Re: “Tips on how to overhaul SG Senate,” 2/25

Donald Trump isn’t the CEO of UM SG Senate, Inc., and while Don Donelson may be trying to imitate his demeanor, I would suggest he take a closer look at “unique demographic” constituencies before he tosses them out as examples of groups causing inefficiency in Student Government.

Yes, I would agree some constituents are double represented, for example there are seven Commuter Senators as well as an Association of Commuter Students Senator, so it could easily be argued that they have highly similar goals and constituents. Although, given the number of commuter students to be represented this still seems fair.

However using SpectrUM as an example of this double representation was a very poor choice.

While there may “be a few GBLT students in the School of Business”, this does not mean that a School of Business Senator could or would represent their needs and demands. If GLBT students live in the dorms, similarly this does not mean that a residential senator would represent them either.

Donelson asks, “Why isn’t it good enough that those students be represented by the Senators elected from the more broad constituencies?”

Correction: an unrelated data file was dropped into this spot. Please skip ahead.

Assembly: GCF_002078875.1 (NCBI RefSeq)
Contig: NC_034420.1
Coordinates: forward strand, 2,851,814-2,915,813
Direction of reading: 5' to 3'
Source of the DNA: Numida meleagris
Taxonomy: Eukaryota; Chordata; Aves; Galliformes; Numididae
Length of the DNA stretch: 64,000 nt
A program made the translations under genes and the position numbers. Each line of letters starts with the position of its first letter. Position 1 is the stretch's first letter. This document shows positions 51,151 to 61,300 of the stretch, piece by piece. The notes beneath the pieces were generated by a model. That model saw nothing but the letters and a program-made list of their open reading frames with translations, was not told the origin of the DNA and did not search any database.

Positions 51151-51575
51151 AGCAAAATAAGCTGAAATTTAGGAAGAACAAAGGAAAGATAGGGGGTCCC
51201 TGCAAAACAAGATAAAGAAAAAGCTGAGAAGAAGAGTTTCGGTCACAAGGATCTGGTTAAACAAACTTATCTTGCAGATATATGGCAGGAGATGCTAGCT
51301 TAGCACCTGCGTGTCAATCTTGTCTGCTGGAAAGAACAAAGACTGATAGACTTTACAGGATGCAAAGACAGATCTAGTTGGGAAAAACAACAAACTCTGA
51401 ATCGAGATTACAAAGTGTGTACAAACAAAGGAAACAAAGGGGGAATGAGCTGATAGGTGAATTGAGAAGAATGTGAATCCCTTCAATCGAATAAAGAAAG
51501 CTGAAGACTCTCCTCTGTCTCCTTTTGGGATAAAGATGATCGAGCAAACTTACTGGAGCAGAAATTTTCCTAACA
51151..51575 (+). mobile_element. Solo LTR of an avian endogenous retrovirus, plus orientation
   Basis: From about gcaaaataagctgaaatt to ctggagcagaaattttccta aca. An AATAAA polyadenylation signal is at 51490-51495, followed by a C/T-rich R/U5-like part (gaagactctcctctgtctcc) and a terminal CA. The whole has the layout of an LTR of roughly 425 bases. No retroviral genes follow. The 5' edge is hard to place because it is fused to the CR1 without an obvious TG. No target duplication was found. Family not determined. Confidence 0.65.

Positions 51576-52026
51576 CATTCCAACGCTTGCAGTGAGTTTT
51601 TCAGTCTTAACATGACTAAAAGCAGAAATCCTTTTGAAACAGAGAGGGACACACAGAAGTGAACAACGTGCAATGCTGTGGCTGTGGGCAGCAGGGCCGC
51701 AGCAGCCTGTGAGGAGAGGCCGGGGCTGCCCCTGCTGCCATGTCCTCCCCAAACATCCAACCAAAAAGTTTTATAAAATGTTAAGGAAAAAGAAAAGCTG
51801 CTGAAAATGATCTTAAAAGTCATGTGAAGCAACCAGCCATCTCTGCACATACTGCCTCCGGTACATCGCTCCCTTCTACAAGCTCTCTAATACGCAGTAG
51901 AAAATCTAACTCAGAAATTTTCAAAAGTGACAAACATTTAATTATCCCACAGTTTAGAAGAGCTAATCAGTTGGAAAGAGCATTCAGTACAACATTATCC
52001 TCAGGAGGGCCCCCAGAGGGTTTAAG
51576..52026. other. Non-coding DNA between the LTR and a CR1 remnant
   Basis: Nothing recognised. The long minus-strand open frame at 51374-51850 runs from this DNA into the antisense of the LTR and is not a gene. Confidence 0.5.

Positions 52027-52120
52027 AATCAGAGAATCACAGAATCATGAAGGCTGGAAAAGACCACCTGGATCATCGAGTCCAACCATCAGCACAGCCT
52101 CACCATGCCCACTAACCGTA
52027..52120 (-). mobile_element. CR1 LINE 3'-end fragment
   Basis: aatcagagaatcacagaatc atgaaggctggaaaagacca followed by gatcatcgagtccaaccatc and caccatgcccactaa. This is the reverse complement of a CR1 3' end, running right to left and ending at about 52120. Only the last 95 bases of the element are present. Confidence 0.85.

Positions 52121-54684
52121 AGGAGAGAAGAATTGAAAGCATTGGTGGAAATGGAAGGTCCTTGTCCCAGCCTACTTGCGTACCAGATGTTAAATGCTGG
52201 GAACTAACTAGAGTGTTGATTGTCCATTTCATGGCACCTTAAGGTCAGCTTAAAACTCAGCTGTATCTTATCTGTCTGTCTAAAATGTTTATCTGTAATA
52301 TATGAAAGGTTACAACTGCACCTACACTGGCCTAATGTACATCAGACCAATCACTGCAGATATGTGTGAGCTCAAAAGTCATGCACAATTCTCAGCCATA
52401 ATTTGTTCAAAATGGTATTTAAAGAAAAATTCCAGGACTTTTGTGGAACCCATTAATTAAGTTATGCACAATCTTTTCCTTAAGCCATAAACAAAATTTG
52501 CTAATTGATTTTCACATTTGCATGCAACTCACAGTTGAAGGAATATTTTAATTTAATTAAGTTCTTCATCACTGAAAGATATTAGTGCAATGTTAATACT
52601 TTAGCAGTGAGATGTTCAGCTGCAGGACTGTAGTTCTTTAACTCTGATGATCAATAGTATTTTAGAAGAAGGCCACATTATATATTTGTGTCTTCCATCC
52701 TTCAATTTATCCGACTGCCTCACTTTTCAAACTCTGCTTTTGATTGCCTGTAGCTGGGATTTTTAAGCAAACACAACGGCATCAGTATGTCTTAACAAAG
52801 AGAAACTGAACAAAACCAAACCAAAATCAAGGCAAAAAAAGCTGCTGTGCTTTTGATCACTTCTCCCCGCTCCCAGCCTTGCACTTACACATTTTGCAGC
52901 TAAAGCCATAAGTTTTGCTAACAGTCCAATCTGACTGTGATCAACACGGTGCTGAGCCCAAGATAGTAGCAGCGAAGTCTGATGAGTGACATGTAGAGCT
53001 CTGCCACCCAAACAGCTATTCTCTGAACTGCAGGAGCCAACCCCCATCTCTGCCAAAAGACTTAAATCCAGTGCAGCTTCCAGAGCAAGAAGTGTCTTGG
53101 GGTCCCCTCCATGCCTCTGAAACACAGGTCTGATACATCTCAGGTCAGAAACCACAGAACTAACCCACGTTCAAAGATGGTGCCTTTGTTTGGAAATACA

The simple answer is because “those” students will not be represented by their constituent senators. Quite simply, GLBT students do not have the voting power to be recognized by a broader constituency senator running for election or one already seated. If these particular senators wish to support or initiate assistance to the GLBT community, they do so upon their own volition, and cannot be relied upon for such assistance.

I hope that Donelson, and others, realize that a senator elected from a broad constituency cannot promise to uphold the rights and needs of our GLBT community, which is important to ensuring the protection of diversity on campus.


Amy S. Lawrence

SpectrUM Senate Representative

March 1, 2005


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